Trulieve Cannabis reports receiving $113 million in 280E tax refunds

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(This story was updated at 3:07 p.m. ET.)

Marijuana multistate operator Trulieve Cannabis Corp. revealed that it has received $113 million worth of tax refunds as it challenges what it owes under Section 280E of the Internal Revenue Code.

Florida-based Trulieve made waves in the U.S. marijuana industry when it announced the plan to seek $143 million worth of federal tax refunds in October 2023.

Trulieve also is seeking $31 million in state tax refunds.

In a fourth-quarter earnings report released Thursday, Trulieve said it has:

  • Received $62 million worth of tax refunds during the quarter ended Dec. 31.
  • Received “a total of $113 million in refunds to date,” including $50.3 million received in January 2024.
  • Received “one rejection notice in the amount of $1.2 million.”

Trulieve did not specify whether the successful or rejected refunds came from the federal government or state governments.

During a Thursday earnings call, Trulieve executives were asked whether the company’s tax refund strategy is applicable to other cannabis operators.

Trulieve CEO Kim Rivers said she couldn’t reveal more details about what she called a “trade secret” but added that the company considers the tax refund strategy to be “in large part specific to our position and our organization.”

“We are not going to be sharing that information publicly, given the fact that it could be in a litigation posture,” Rivers said.

“That information would become available if and when we actually get to a court filing.”

Trulieve Chief Financial Officer Wes Getman said the company is still accruing money to pay its tax liabilities in the face of uncertainty.

“Until this process reaches a final resolution, we anticipate the uncertain tax position will increase over time,” Getman said in prepared remarks.

“We will continue to make timely payments as an ordinary corporate taxpayer.”

Trulieve’s balance sheet shows $180.4 million in “uncertain tax position liabilities” as of Dec. 31.

Most of that uncertain tax liability ($152.1 million) relates to Trulieve’s position on 280E tax refunds, according to a regulatory filing.

‘We may never know what Trulieve’s legal basis was’

Although Trulieve’s success on the 280E front is exciting news for the  heavily taxed U.S. marijuana industry, cannabis business and tax attorney Rachel Gillette cautioned that other marijuana operators should do their own legal analyses before trying to duplicate the MSO’s tax refunds.

“While we do know that the (IRS) processed the refund claim, we don’t really know much more than that,” Gillette, a partner at Denver-based law firm Holland & Hart, told MJBizDaily in a phone interview.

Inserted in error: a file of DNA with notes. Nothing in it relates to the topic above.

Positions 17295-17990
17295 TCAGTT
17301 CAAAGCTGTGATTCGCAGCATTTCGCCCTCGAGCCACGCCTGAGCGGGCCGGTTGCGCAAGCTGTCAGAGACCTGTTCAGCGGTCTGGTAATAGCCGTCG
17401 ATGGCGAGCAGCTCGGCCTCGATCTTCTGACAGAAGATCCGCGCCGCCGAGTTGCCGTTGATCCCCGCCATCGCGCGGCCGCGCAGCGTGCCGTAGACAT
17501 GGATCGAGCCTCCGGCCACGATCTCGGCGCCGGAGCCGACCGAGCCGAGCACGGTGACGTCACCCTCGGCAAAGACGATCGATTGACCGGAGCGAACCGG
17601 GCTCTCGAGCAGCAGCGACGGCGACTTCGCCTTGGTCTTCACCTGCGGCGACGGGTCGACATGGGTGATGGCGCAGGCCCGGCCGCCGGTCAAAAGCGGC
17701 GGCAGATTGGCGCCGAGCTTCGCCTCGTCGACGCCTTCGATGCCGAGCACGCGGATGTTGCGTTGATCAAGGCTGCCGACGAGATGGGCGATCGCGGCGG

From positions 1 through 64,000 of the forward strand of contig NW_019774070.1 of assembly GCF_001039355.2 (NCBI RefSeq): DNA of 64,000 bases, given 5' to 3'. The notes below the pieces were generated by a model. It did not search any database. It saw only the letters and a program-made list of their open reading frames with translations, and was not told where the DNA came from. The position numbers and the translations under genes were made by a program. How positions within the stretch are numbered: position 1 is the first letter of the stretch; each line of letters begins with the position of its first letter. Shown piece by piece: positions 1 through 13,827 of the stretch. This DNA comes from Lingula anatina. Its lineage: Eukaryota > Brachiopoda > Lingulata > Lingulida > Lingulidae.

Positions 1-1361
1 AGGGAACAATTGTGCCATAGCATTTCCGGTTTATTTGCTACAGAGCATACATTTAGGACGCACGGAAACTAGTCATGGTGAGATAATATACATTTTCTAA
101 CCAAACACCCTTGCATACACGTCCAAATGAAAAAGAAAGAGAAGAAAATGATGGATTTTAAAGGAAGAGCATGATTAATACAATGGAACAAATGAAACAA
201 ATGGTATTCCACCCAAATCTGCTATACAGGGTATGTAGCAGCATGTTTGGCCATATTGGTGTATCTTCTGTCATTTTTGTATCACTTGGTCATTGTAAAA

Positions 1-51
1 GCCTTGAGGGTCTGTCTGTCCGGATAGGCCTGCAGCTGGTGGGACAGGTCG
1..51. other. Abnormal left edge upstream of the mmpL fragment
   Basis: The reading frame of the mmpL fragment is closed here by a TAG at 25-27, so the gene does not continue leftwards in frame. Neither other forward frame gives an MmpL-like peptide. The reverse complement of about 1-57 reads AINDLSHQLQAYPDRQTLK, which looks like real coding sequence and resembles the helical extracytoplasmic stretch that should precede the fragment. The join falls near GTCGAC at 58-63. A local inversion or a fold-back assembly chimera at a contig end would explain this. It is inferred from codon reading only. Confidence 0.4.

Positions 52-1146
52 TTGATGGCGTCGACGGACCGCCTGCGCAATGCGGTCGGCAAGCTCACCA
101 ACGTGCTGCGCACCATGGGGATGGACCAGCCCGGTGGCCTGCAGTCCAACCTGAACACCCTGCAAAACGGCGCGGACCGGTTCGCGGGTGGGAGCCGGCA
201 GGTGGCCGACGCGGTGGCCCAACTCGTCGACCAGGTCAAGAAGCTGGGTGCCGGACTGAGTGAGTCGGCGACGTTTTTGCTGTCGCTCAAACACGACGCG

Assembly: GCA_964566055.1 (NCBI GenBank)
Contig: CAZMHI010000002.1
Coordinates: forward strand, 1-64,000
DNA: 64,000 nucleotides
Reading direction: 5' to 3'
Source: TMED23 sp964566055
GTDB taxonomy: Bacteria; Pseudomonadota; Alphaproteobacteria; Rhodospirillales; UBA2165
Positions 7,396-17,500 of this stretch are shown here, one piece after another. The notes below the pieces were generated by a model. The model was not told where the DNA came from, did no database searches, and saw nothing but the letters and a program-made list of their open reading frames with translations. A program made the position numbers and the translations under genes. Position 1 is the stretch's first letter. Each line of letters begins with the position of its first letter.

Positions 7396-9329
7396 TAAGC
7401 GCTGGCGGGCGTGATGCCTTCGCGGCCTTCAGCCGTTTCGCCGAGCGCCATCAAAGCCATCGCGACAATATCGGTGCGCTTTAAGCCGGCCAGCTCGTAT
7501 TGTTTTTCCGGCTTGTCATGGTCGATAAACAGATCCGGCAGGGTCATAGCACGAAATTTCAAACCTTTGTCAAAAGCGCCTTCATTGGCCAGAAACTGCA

“We don’t know, most importantly, Trulieve’s legal basis for their successful claims.

“There could be a lot of different reasons why the refund claim was made, and why it was processed by the IRS.”

For example, Gillette pointed out that Trulieve might even have been “too conservative in how they approached 280E in previous years.”

“That said, they could have a really strong legal argument that maybe the IRS doesn’t want to take on right now or thinks has some legal teeth,” she added.

Gillette said Trulieve might eventually take the IRS to court as it pursues further 280E tax refunds.

But if the tax authority does process all of Trulieve’s refund claims, she observed, “We may never know what Trulieve’s legal basis was for the successful claim.”

Gillette noted that Trulieve could still face an IRS audit.

Although Trulieve “received the money, the IRS could still claw it back,” she wrote in additional comments emailed to MJBizDaily.

“So, the claims are ‘successful’ only to the extent that the IRS doesn’t audit them and find they were not entitled to the refunds,” Gillette added.

“The IRS can audit returns for up to three years and, in certain cases, can go back even further.

“This is why Trulieve still keeps reserves, at least until the statute tolls.”

Trulieve quarterly revenue up 4% sequentially

Trulieve reported a $33 million net loss for its fourth quarter.

Quarterly revenue was $287 million, a 4% increase from the previous quarter and a 4% decrease from the fourth quarter of 2022.

Trulieve’s net loss for its full 2023 fiscal year was $527 million.

On an adjusted basis – excluding “non-recurring charges, asset and goodwill impairments, disposals and discontinued operations” – the annual net loss was $70 million.

Full-year revenue was $1.13 billion, down 7% from 2022.

Trulieve redeemed $130 million worth of senior debt during its fourth quarter and closed $25 million in financing.

The company reported $208 million in cash at the close of 2023.

Trulieve awaits Florida ballot ruling

By year-end, CEO Rivers said, Trulieve expects “greater clarity on two of the biggest events for our industry: rescheduling and Florida adult-use (marijuana legalization).”

Florida voters could potentially approve adult-use marijuana in a ballot measure in November, although the matter is currently before the state Supreme Court.

“Given our cash position and outsized market share in Florida, we are best positioned to realize the tremendous potential upside,” Rivers said in prepared remarks.

Tallahassee-headquartered Trulieve maintains a major presence in its home state, with Rivers saying the company operates 21% of all cannabis stores in Florida.

Trulieve said 32% of its stores were outside Florida as of the end of the fourth quarter.

During 2023, Rivers said, Trulieve “added 17 new locations in Arizona, Florida, Georgia, Ohio, Pennsylvania and West Virginia, and launched recreational sales in Connecticut and Maryland.”

Trulieve reported 193 total U.S. retail locations to date, with retail sales accounting for 96% of the company’s 2023 revenue.

Solomon Israel can be reached at